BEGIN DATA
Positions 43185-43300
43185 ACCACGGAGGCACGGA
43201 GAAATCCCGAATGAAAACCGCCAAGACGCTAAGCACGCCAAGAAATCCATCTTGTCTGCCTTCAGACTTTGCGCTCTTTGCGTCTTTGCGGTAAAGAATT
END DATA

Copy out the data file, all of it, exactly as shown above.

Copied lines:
Positions 43185-43300
43185 ACCACGGAGGCACGGA
43201 GAAATCCCGAATGAAAACCGCCAAGACGCTAAGCACGCCAAGAAATCCATCTTGTCTGCCTTCAGACTTTGCGCTCTTTGCGTCTTTGCGGTAAAGAATT